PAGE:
On housing, statutory guidance is to be changed to ensure that councils only add people to housing waiting lists when they have lived in the area for two years.

Another irritant is also to be removed –employers hunting out cheap labour from abroad, while too many young people are out of work: some recruitment agencies have even been recruiting directly from elsewhere in the EU without British workers ever getting a chance to apply for the jobs.

Thus the government is banning overseas-only recruitment – legally requiring agencies to advertise in English in the UK. And there will also be cuts in the vacancies posted on the EU-wide job portal, massively restricting the number of jobs advertised overseas.

Cameron also looks at the bigger picture, telling us that, when talking about getting young British people into work, the problem isn't a simplistic one of too many people coming here – it's also about too many British people being untrained, and too many thinking they can get a better income on benefits.

Thus, Cameron is talking about "building a different kind of Britain – a country that is not a soft touch, but a place to play your part, a nation where those who work hard can get on".

Carefully and painstakingly, he says, "we are building an economy that has real opportunities for our young people; an education system that encourages them to do their best; a welfare system that encourages work; and an immigration system that puts Britain first".

From politicians, one must expect this type of rhetoric, but what is not wrong is the "careful" and "painstaking" approach. Immigration control is not just (or even) about grand gestures, but numerous small policy initiatives, all to change the perception of our country to putative immigrants, and to allow appropriate measure to be taken.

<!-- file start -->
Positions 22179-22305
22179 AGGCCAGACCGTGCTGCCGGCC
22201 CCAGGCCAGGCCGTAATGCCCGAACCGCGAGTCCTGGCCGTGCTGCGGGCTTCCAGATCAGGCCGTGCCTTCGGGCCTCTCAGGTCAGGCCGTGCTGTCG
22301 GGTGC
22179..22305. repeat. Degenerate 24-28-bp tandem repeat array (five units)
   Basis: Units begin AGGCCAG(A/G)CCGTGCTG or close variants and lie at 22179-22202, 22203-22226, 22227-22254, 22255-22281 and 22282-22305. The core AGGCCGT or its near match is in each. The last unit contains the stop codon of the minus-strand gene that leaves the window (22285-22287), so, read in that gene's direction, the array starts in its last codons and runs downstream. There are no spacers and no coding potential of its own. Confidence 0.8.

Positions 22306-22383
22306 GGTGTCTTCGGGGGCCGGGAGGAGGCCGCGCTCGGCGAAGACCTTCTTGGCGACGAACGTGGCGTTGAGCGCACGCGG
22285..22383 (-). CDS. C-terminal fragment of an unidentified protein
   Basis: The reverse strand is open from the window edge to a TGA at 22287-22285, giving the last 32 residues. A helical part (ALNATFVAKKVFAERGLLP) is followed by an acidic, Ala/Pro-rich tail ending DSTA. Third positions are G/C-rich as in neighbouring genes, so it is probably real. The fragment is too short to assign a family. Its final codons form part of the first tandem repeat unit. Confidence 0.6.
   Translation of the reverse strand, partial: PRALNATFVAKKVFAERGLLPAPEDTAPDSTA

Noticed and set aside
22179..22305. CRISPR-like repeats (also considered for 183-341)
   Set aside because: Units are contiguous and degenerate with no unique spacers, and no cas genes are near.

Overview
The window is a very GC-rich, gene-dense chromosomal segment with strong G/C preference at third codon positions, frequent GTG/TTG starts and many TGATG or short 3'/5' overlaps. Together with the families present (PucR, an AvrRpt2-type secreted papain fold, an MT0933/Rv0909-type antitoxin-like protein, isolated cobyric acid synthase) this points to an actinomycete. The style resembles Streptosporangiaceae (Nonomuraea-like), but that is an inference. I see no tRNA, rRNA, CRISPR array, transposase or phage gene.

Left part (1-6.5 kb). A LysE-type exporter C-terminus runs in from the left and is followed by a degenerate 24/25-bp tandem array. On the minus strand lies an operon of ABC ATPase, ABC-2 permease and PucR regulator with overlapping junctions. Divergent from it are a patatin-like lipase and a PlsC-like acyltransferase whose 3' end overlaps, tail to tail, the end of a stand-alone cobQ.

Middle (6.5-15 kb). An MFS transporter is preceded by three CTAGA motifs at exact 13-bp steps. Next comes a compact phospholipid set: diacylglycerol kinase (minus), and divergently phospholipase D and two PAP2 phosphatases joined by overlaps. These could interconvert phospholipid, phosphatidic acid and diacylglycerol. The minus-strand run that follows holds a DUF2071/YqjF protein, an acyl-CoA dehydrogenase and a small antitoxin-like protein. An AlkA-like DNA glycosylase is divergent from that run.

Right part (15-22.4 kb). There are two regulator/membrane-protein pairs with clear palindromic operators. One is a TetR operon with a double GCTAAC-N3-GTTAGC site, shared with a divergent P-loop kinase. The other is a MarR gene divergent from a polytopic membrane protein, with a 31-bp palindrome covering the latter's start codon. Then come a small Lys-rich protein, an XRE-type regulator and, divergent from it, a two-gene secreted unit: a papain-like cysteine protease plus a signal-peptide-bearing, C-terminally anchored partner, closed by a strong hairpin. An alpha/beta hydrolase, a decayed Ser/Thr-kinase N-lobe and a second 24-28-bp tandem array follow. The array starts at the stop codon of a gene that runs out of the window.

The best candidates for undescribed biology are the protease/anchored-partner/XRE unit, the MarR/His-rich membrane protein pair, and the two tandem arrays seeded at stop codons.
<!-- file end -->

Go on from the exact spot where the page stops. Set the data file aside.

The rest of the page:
This does mean addressing the "pull" factors, about which we have written so often, and a government that understands this is more likely to succeed than one wedded to gesture politics.

And from this, the point we expect to see emerge is that, increasingly, the government will be able to re-assert sufficient control over the flow of migrants to give us breathing space to engineer an EU exit plan that does not involve ditching "freedom of movement".

Implemented with sufficient control over "pull factors", and then with greater focus on "push" factors, we stand a chance of neutralising immigration as a referendum issue, leaving us to fight from the higher ground.

Thus, whether he appreciates it or not, Mr Cameron may just have made it a little bit easier to plot our exit from the EU. The one problem, though, is that some of the plans may fall foul of EU anti-discrimination requirements. If benefit entitlements are to be cut for immigrants from EU member states, they must also be cut for UK citizens.

However, it will do Cameron no great political harm to be seen to be having an argument with the European Commission, if they are unwise enough to intervene.

But if it comes to a battle, it is one Mr Cameron must win. Unless we can show that control measures can be taken without the "big bang" abolition of "freedom of movement", it will be very difficult to devise a workable exit plan for the short-term, and thereby win a referendum campaign.